Biologists with the Arkansas Department of Game and Fish are saying that deer and wild turkeys are already beginning to alter their feeding habits due to a lack of mast. The animals are spending more time feeding in open field and food plots. However, these biologist also say that there should not be any serious increase in mortality because the deer and turkeys have enough other sources of food -- assuming we don't have a prolonged period of bad winter weather, that is.
Weather: High = 57. Low = 31. Sunny skies with a light north wind.
Wednesday, December 12, 2007
The H. U. Lee International Gate and Garden is tacked onto the east end of the Statehouse Convention Center. I have nothing against either gates or gardens, in fact, I enjoy gardens, but this space offered little of the welcoming ambiance one normal associates with greenspace in the middle of a city. It was more about H. U. Lee and martial arts than about nature and plants.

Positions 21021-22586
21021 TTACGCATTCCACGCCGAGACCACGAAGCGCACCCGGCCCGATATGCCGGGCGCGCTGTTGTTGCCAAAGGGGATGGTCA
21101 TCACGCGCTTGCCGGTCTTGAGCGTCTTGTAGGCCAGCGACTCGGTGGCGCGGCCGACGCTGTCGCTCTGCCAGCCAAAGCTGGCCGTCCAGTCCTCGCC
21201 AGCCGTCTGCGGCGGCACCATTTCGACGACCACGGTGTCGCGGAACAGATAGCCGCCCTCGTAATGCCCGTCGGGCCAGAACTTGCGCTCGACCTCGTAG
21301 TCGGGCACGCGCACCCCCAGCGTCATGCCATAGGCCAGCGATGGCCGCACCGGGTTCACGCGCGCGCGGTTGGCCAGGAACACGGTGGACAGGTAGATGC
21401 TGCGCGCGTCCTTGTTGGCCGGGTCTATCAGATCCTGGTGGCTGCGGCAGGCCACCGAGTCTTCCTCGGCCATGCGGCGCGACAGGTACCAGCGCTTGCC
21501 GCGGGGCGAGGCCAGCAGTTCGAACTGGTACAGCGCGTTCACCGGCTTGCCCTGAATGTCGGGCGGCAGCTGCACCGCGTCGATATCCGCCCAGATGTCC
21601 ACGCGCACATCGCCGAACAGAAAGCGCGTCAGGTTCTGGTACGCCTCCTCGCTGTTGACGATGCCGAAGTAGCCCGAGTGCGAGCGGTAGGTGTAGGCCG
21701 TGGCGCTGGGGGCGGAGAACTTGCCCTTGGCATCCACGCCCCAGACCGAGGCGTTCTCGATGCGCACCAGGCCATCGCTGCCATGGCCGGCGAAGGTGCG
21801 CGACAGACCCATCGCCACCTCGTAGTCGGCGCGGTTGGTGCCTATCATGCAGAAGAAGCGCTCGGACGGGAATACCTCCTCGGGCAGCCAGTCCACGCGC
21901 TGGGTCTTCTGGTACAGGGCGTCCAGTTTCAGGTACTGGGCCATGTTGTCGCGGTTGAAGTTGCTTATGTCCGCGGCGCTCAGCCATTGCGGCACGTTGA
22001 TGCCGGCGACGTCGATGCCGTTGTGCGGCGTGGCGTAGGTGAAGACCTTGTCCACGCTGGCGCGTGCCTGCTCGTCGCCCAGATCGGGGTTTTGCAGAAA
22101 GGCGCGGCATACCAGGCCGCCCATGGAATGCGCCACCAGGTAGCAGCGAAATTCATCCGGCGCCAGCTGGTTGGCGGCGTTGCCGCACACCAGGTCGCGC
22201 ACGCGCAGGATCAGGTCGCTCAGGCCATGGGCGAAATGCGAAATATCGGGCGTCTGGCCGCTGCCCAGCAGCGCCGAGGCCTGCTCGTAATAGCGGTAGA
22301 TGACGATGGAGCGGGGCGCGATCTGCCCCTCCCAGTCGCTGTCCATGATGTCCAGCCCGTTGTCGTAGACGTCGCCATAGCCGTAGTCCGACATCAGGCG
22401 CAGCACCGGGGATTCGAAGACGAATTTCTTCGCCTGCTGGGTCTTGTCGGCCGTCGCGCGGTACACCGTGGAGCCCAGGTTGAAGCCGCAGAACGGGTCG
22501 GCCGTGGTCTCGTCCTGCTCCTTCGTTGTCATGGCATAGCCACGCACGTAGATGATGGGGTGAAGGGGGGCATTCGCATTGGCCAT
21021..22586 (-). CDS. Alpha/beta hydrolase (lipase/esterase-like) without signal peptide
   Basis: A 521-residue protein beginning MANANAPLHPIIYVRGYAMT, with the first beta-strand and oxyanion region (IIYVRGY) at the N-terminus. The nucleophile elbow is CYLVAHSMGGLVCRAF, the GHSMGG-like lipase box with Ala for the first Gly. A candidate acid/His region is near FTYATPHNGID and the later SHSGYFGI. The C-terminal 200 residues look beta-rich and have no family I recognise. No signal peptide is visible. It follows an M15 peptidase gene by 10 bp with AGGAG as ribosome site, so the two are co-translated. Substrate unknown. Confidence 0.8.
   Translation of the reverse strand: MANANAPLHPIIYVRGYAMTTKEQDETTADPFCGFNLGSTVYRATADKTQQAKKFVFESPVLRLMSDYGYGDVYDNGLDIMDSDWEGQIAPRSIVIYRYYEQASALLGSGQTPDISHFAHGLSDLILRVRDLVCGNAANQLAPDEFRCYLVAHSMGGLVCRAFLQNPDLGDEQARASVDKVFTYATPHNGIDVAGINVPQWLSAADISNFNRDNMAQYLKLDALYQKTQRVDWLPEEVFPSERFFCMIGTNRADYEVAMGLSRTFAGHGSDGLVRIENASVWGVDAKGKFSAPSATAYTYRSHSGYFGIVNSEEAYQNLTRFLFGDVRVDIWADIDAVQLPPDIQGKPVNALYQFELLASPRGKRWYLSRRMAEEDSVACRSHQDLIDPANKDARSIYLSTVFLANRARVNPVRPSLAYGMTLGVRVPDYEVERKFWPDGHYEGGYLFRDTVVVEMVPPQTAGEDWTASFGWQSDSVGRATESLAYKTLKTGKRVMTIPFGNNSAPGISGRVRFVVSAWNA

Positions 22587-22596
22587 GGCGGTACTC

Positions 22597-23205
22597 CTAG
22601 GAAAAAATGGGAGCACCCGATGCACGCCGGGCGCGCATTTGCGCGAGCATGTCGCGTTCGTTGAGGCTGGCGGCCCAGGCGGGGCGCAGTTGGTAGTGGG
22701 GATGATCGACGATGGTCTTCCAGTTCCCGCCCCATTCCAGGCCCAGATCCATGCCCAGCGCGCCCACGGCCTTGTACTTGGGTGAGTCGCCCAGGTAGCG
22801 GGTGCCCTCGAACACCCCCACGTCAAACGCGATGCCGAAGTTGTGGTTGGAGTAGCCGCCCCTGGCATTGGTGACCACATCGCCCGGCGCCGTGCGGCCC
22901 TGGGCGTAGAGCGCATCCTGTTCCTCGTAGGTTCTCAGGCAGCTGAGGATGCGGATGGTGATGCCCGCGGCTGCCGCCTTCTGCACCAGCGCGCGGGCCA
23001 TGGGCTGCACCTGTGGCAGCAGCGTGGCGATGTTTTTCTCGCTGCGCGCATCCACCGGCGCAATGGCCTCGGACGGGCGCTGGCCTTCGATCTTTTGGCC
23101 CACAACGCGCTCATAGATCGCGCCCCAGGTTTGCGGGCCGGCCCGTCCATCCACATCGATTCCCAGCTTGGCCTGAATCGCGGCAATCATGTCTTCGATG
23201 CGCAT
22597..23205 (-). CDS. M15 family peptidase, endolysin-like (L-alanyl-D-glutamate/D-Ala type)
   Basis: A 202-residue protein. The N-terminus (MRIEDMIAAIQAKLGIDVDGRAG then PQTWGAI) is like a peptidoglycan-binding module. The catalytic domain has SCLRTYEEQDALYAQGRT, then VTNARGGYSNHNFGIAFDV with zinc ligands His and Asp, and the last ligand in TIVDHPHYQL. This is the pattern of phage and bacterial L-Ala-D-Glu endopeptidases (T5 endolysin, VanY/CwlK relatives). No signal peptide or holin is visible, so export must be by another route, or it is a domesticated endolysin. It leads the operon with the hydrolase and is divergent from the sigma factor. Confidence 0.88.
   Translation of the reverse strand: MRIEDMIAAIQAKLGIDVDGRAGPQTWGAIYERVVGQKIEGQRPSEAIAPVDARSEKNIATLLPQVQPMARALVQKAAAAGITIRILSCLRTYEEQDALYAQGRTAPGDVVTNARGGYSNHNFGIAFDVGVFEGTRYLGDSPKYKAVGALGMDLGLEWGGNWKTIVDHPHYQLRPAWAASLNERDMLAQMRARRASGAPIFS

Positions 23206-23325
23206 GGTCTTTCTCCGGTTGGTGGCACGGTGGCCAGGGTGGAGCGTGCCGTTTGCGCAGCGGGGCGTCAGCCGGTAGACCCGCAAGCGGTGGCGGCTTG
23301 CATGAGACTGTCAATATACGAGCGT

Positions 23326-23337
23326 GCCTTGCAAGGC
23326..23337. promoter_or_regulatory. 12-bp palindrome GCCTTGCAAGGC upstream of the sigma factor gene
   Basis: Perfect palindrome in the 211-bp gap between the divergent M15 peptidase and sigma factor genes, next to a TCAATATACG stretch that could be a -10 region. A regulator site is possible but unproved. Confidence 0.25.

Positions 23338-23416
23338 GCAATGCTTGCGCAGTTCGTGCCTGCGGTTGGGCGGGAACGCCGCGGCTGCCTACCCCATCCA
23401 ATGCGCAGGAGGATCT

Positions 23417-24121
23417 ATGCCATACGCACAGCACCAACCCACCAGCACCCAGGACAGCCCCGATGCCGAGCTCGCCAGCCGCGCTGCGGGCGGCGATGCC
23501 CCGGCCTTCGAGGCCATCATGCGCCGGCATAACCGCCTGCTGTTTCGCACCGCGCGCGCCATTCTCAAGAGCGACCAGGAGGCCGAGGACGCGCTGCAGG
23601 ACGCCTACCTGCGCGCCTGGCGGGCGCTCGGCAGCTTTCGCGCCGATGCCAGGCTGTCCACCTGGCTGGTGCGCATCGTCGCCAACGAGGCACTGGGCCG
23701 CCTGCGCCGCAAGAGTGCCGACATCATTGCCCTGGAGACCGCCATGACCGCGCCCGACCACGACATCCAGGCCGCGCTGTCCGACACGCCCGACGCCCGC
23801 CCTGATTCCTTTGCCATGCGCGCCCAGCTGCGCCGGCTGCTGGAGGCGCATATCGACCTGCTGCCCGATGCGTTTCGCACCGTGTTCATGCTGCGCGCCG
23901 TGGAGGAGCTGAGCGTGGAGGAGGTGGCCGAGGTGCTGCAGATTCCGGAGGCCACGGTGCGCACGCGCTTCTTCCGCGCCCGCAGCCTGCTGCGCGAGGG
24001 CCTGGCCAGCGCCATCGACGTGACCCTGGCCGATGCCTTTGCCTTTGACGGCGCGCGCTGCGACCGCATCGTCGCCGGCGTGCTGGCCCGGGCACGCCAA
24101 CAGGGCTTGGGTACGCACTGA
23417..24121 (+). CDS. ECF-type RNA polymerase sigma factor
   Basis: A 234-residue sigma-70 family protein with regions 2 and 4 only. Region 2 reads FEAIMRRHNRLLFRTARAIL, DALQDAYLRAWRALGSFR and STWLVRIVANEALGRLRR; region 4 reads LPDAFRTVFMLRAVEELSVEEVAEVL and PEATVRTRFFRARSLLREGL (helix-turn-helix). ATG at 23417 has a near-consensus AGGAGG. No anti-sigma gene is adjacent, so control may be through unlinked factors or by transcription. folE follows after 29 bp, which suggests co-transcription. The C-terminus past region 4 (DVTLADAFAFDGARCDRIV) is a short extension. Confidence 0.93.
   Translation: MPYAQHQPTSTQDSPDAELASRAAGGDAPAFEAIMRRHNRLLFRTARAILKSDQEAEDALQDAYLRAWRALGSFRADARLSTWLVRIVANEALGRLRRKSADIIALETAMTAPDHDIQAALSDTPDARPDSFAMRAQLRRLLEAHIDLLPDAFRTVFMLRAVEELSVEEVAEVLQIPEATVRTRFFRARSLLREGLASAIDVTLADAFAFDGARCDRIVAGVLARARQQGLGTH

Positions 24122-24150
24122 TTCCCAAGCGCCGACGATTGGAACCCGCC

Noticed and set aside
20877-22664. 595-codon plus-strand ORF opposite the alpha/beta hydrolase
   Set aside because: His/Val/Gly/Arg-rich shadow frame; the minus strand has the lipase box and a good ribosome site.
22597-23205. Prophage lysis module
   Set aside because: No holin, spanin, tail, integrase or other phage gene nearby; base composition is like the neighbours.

When I returned home and did a little online research, the garden made a lot more sense even if it didn't suddenly become more appealing. According to the Arkansas Times, H. U. Lee founded the American Taekwondo Association, which meets annually in Little Rock. The Lee family and ATA members donated the $1.4 gate to the city. I don't really see how the gate itself could cost $1.4 million – I may be wrong about that, though – so I assume that part of the money went to defray the cost of constructing the garden.
If I understood more about Taekwondo and martial arts in general, perhaps I'd better appreciate the garden, but as I see it, the garden is a just about adulation of Lee and Taekwondo, including a bust of Lee and a large wall listing Taekwondo masters. I wonder if the city of Little Rock would build a tribute garden to me if I donated $1.4 million to the cause? We'll never know.
There are a few more photos taken in and around the Statehouse Convention Center and during set up for Showcase here if anyone wants to have a look.
A relatively warm (65º) December day. There wasn't as much fog, but we still remained under a low, gray sky. Jo and I and the dogs took our walk up the road since EVERYTHING in the woods is dripping with moisture. We'd have returned soaked from a hike in the woods.